CD Review: Anthony Da Costa 'Typical American Tragedy,' 'Bad Nights/Better Days'
ANTHONY DA COSTA "Typical American Tragedy" Anthonydacosta.com ABBIE GARDNER/ANTHONY DA COSTA "Bad Nights/Better Days" Anthonydacosta.com
ANTHONY DA COSTA doesn't graduate from Pleasantville High School in New York until June, but for the past three years the teenager has been one of the most talked-about singer-songwriters at the annual Folk Alliance Conference in Memphis. Tall and gangly with glasses and a Beatles mop top, da Costa boasts an appealingly boyish tenor and the ability to turn his passionate feelings about American foreign policy or his latest girlfriend into songs that have a distinctive personality.
What's most appealing about da Costa is that he never pretends to be something he's not. He never acts as if he's a foreign-policy expert or a world-weary adult or an experienced lover. Whether he's writing about Iraq, the music business, his parents or a pretty girl, he always sings from an adolescent's perspective of new discovery and impulsive feelings. He may be a prodigy with lyrics and melodies, but he's always honest about who he is.
On his solo album, "Typical American Tragedy," he sings to his parents, "I'll probably do what is wrong before I do what you think is right/Though you say be home by 11 p.m., I'll be back in the morning light." He delivers the song not with angry rebellion but with a sad realization that he won't be able to avoid hurting the parents he loves. "Ain't Much of a Soldier" is a young infantryman's bewildered lament, while "Fiddle Girl" is a lively burst of infatuation for a fellow musician. Da Costa dips into bouncy folk-rock on "Dance to This Song," but mostly he relies on his acoustic guitar with tasteful help from his friends on fiddle, organ and dobro.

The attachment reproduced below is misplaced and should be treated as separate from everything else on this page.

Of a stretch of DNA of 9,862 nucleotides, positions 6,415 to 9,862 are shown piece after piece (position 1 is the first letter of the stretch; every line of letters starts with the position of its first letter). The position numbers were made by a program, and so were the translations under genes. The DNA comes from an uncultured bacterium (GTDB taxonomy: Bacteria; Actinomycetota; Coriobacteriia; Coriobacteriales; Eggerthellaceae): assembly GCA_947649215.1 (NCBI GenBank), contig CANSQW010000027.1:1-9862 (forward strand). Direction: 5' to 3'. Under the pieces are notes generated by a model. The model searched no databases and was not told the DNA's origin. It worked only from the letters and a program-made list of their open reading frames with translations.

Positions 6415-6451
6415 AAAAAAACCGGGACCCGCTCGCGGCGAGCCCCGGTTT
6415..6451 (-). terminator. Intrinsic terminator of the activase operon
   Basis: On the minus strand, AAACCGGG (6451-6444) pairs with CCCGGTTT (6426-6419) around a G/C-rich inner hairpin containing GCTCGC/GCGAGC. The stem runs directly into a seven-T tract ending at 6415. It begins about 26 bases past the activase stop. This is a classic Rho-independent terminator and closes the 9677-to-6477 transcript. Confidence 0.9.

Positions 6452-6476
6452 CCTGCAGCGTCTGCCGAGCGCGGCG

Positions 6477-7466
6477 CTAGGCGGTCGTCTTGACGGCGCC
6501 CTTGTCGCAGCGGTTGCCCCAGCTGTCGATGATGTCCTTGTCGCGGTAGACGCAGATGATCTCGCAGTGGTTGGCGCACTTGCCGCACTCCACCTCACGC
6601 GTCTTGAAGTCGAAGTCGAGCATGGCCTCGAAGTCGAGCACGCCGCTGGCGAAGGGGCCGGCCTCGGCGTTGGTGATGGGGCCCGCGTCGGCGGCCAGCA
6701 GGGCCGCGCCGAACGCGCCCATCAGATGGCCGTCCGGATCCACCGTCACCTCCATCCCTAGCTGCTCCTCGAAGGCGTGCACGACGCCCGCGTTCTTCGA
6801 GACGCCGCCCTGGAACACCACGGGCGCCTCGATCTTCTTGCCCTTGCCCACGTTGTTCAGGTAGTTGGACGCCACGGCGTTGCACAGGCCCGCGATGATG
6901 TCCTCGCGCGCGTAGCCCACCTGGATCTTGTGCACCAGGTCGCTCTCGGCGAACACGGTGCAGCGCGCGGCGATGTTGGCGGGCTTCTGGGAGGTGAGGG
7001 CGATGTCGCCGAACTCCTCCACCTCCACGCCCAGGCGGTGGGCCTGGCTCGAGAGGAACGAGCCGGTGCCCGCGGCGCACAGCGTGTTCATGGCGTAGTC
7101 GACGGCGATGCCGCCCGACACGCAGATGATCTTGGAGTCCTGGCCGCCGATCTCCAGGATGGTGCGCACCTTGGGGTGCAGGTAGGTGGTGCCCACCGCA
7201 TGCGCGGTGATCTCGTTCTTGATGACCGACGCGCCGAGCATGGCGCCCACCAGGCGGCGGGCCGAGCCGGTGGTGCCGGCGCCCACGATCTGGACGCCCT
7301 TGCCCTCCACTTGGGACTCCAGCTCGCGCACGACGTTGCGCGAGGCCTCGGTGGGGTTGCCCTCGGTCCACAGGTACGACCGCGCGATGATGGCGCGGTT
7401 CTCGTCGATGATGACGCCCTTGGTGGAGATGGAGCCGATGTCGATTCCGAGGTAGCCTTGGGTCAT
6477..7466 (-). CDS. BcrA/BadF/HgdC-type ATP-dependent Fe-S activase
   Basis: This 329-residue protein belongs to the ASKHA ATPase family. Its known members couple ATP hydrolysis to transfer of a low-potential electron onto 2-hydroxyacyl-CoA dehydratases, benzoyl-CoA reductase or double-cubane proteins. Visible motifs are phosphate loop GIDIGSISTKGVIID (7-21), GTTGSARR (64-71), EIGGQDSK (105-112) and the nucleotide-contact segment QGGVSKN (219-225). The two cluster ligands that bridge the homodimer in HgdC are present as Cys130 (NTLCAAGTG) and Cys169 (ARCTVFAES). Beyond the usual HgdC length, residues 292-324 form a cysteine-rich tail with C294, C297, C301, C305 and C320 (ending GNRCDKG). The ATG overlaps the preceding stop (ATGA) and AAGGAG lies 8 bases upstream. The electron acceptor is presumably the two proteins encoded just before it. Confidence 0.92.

One of those friends is dobro player Abbie Gardner, and da Costa has released a duo album with her, "Bad Nights/Better Days." He wrote most of the songs and sings most of the leads on this 13-track contemplation of young love, both its exhilarating highs and its torturous lows. The lovely ballad "Let Me Die in Your Arms" is the kind of unreserved declaration of love available only to the unscarred, while the despairing lament "Nothing Left" exposes the romantic wounds that don't close until one grows older. With its skillful use of cello, violin and bass, this album's chamber-folk sound represents a sonic leap forward for one of our most promising folk musicians.
-- Geoffrey Himes
Opening for Guy Clark on Saturday at the Birchmere (703-549-7500, http:/